A federal judge has ordered a pair of attorneys for an environmental group to pay $52,000 in legal fees to an energy company because, the judge said, they filed a “frivolous” legal challenge to a fracking waste injection well in Indiana County.
U.S. Magistrate Judge Susan Paradise Baxter of the Western District of Pennsylvania ruled the attorneys, Thomas Linzey and Elizabeth Dunne, should pay part of Pennsylvania General Energy’s (PGE) legal fees for advancing a “discredited” legal argument that had already been defeated in prior decisions. In addition to the fine, the judge referred Linzey to the state Supreme Court Disciplinary Board for additional discipline.
The case is centered on a 2014 ban and a subsequent municipal charter adopted by Grant Township that banned fracking wastewater injection projects. In crafting the charter, the township used a legal argument called the community rights defense.
In that defense, the township argued its residents had a “right to stop that which harms them,” said Linzey, of CELDF, a Franklin County-based nonprofit legal defense organization that has mounted similar challenges around the country.
In April, after being sued by the state Department of Environmental Protection, the township agreed not to enforce its ban against DEP while the court case proceeds. (Another municipality, Highland Township, Elk County, agreed to do the same.)
PGE, which has obtained EPA and DEP permits to build the well, which will permanently sequester potentially toxic wastewater from fracking operations into a deep rock formation, had sought full reimbursal for legal fees — over $50,000 — incurred fighting the ban.
In making her decision, Judge Baxter cited cases CELDF argued, and lost, from 2005, 2006, and 2009, and found “identical arguments asserted” as in the Grant Township case.
“The continued pursuit of frivolous claims and defenses, despite Linzey’s first-hand knowledge of their insufficiency, and the refusal to retract each upon reasonable request, substantially and inappropriately prolonged this litigation, and required the Court and PGE to expend significant time and resources eliminating these baseless claims,” Baxter wrote.
But Linzey remained defiant.
“She said we’ve tried this argument and it hasn’t been successful, and therefore the only reason to raise it now is to harass the other side,” Linzey said. “If the law worked that way, the law would never change.”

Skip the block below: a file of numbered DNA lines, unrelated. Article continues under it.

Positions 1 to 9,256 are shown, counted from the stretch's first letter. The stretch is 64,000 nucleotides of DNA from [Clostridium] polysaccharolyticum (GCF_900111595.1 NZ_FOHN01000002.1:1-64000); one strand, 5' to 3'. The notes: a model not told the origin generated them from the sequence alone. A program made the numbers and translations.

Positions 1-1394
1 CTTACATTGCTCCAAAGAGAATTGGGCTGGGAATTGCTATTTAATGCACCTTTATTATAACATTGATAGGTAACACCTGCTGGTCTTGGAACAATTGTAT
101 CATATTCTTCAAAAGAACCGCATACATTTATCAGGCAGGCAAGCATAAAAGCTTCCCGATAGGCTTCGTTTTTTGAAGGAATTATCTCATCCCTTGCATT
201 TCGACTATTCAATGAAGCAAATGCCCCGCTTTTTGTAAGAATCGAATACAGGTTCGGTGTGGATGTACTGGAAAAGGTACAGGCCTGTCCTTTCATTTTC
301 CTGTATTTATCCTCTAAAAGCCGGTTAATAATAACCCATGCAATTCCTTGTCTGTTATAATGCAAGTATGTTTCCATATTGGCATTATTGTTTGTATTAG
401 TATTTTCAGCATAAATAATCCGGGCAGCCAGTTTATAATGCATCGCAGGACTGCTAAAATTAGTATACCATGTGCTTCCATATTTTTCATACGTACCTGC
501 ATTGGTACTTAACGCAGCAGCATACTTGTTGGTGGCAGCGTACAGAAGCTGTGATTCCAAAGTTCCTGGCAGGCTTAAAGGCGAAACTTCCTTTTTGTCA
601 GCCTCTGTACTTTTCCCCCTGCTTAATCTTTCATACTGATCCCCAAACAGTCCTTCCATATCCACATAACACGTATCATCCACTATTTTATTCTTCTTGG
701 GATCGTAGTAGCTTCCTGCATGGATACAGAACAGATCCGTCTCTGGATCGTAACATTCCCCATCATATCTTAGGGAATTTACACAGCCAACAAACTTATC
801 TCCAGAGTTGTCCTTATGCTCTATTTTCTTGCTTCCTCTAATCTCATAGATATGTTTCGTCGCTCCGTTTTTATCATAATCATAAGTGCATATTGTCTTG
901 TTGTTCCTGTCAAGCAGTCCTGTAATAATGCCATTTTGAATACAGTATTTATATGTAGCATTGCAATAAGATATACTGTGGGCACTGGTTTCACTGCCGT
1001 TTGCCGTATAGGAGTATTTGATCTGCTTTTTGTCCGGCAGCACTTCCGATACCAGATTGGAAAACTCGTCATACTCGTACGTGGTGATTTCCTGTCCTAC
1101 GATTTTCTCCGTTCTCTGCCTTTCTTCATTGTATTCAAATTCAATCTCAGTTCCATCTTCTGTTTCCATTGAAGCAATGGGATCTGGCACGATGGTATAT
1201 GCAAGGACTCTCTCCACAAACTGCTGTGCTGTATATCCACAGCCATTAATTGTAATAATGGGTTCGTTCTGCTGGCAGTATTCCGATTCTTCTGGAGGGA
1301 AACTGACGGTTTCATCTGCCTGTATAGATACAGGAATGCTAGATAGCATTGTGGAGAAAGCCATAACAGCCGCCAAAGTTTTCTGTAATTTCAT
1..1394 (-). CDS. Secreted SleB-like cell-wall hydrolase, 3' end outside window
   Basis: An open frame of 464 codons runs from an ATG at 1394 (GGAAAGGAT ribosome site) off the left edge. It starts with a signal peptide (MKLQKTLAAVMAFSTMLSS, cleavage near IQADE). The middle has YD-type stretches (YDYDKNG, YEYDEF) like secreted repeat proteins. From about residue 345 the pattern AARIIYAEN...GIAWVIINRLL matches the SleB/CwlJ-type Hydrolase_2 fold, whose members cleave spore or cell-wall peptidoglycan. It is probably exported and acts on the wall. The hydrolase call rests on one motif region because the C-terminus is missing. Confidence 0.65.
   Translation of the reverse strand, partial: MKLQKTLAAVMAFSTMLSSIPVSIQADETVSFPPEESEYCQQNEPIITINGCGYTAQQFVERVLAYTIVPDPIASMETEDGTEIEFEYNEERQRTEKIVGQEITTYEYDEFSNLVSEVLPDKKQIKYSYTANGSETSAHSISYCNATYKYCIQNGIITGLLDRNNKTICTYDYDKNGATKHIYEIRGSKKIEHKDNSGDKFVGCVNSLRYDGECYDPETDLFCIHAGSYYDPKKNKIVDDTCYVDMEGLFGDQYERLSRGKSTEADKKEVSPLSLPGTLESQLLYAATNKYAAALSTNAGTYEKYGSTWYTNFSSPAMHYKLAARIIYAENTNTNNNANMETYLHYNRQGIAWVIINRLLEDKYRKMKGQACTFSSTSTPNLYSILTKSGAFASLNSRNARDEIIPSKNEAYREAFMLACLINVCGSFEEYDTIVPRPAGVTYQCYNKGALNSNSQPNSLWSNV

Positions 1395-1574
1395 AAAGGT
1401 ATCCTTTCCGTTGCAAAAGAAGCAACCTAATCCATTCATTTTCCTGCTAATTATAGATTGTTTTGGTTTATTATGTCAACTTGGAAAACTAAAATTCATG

Linzey said bringing court cases like this would be the only way for municipalities to challenge the status quo in oil and gas development.
“The people of Grant have no recourse because state and federal government have already issued their opinion on it. They’re looking at 30,000 barrels of frack waste a year (in their community) for 10 years — and they’re being told by the courts not only can’t you say ‘no,’ but we’re going to sanction your lawyers so no other communities say ‘no’ to these things.”
In a statement, the Grant Township supervisors called the decision “astonishing, but not surprising.”
“Our Township has been sold out and ignored by every level of government to date,” wrote the supervisors. “It’s Grant Township’s hope that our attorneys will wear this slap as a badge of courage, just as any front line veteran would wear a scar.”
It goes on:
We understand that the system of law that we live under doesn’t recognize the right of the people who live here to stop those projects which will harm us. It doesn’t recognize that we have a democratic right to say “no”, which is why we’ve worked with CELDF to advance arguments that we have a constitutional right to govern our own community, and that companies like PGE shouldn’t have more rights to decide what happens here than we do.
A PGE official said the company is happy with the ruling.
“We’ve consistently maintained that CELDF’s continued defense of the community rights defense was without foundation in the law and we’re pleased with Judge Baxter’s decision,” said Karen Thomas, vice president of human resources at PGE.
Kevin J. Moody, General Counsel for the Pennsylvania Independent Oil & Gas Association, which was also involved in the case, called the decision “a win for the rule of law over people who want to take the law into their own hands instead of trying to change the law according to the rules the people set forth in their constitutions.”
The ruling enters another chapter in the ongoing legal question of how much municipalities are allowed to regulate oil and gas activities.
Ross Pifer, director of Penn State’s Center for Agricultural and Shale Law, said sanctioning lawyers for “frivolous” lawsuits was “not common.” He said the sanctions could give communities pause before pulling the trigger on similar ordinances banning oil and gas activities.
“It emphasizes there are some problems with that type of ordinance,” Pifer said. “There still is a role for municipalities to regulate oil and gas, but they need to be in compliance with state laws that are addressing these issues. Municipalities only have authority to act as it’s been granted to them by the state.”
This story has been updated to clarify that Grant Township agreed not to enforce portions of its ban against DEP while the agency’s court case proceeds.
This story is produced in partnership with StateImpact Pennsylvania, a collaboration among The Allegheny Front, WESA, WITF and WHYY.